• Chris

    Congratulations, Haley! Excellent article.

  • Jamie

    Wow! This article is a lot to take in. I am a baptist and always have been. Almost my whole life I went to a baptist church where birth control of any kind was frowned upon. It wasn’t until my early 20′s that I met baptists that share this view you portray in this post and I’m sad to say that I find most of what you said to be true. I even fell for this lie and started using birth control a few months before I got married. I soon realized that my many health issues that started after marriage were related to birth control. I am now a woman living by faith and not just the teachings or culture of the baptist church. I still attend a baptist church but I have my very own opinions, beliefs, and convictions of my own. I have to answer to God for my own individual faith and I was never so relieved as to follow Christ in faith for our family when it came time to decide to not use birth control anymore. I am now the proud mama of a 3 month old baby girl and I cannot wait for the next baby, and many more to come after that. What a wonderful gift from our Lord and savior Jesus Christ!!! Thank you for this wonderful post!

  • lightedlamp97

    Let us also remember the birth control pill is an abortifacient causing a mere estimate of up to at the potential of 4 spontaneous abortions per year. I find it interesting in a culture obsessed with health, that so many woman are willing to consume this toxin every day. They will run their marathons and take their vitamins, drink 8-10 glasses of water, avoid sugar and carbohydrates, eat only organic foods, and the list of must do’s goes on and on. Yet, they won’t take one minute to read what this pill is doing to their bodies. In Colorado, you can now get the morning after pill in a vending machine on some college campus’s. Think of how many of these pills some young girls will consume unnecessarily and what new “syndromes” we will see in the years to come because of it. How many women’s hearts are being destroyed literally needing bypass surgeries in their twenties and babies born with heart defects because the mother was on the pill or had residue of the pill when conception occurred. Doctors will pretend like they don’t know why these things are happening. Why does a 16 year old suddenly get a seizure disorder out of no where, why does the 25 year old teacher drop dead of an aneurism. The truth is this stuff is poison. Science knows and the package insert reveal the potential risks. This is why planned parenthood is so dangerous they will grab our young daughters without “us” knowing about it and lead them down a road to death all the while singing the praises of sweet freedom.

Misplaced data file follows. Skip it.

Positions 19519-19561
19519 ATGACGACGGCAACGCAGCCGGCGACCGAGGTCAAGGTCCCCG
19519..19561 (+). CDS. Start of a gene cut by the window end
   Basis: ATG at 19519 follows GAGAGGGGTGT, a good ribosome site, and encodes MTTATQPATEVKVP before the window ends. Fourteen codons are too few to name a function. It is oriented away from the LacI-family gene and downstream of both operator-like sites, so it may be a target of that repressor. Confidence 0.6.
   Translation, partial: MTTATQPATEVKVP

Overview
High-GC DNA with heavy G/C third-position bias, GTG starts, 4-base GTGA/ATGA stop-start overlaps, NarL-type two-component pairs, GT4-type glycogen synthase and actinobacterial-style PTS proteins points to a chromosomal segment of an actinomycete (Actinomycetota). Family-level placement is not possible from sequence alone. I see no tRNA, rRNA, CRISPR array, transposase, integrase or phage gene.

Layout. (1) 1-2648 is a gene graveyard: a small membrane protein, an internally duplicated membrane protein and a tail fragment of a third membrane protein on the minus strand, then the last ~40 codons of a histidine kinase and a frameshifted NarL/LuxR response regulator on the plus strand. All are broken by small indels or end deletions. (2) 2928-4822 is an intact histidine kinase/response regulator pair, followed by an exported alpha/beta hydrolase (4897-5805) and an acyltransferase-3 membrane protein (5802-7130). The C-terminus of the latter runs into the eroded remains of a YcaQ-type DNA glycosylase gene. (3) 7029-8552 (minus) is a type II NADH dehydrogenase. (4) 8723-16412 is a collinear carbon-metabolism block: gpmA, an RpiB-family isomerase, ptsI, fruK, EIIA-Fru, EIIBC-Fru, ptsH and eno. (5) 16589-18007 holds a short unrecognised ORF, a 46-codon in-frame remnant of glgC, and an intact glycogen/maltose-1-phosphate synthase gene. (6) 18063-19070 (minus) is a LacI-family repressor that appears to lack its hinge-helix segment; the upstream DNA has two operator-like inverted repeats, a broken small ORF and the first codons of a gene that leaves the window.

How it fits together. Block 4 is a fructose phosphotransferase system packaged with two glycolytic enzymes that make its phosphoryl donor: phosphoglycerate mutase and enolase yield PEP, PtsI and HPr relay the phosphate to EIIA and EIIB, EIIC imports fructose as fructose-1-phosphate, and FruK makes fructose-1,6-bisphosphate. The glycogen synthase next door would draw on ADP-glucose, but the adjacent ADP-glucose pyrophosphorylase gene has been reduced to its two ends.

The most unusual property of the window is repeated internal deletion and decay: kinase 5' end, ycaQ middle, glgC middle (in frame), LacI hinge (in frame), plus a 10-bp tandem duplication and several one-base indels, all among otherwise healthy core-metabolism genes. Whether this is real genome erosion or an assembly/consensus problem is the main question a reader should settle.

• BillinJax

    This whole issue needs to be viewed from the broad picture
    of what we are and how we came to be. If you are unsure or lack truth of our
    origin and purpose you have little chance of understanding our nature and ultimate
    destiny. This is why I continue to believe any civilized society must ask itself
    these questions.

    Do we ever want to get to the point where all men may
    consider behaving as human gentle men, spouse protectors, family providers and
    not a domesticated form of reproductive animal?

    Do we ever want to see an end to women being treated by men
    as if society had given them a license to use women simply as a depository for
    their male sexual passions?

    Do we ever want all women to someday have enough self pride
    and dignity to understand and admit their bodies were designed to be the very sanctuaries of human society and their wombs are and always have been the wellsprings of mankind?

    Do we ever want both men and women to understand that within
    this concept and the knowledge they are pro-creators that children are more
    than simply a product of physical activity between lovers?

    Do we ever someday want all children to grow up to realize
    and understand they were begotten out of more than blind passion?

    If and whenever we have answered “yes” to these questions we
    will have begun to know and appreciate the true meaning of human love and life
    and when it begins.

  • Brian

    I have a similar story to yours. We got married when I was 21 and my wife was 20 and found out she was pregnant 11 months into our marriage, a week before I graduated from college. Due to financial issues she had been postponing going back to school. Now here we are 4 years later and she graduates in a month and a half! Oh, and she’s due with our fourth a week before graduation. It turns out kids aren’t the end of your life after all. Every time she gets pregnant we celebrate, then try to figure out how we’re going to break the news to our families. It’s amazing when people will celebrate your good news with you, but so often it seems people automatically look at the downside. It’s the only area I’ve found where you get chastised by Christians for following God’s will in your life.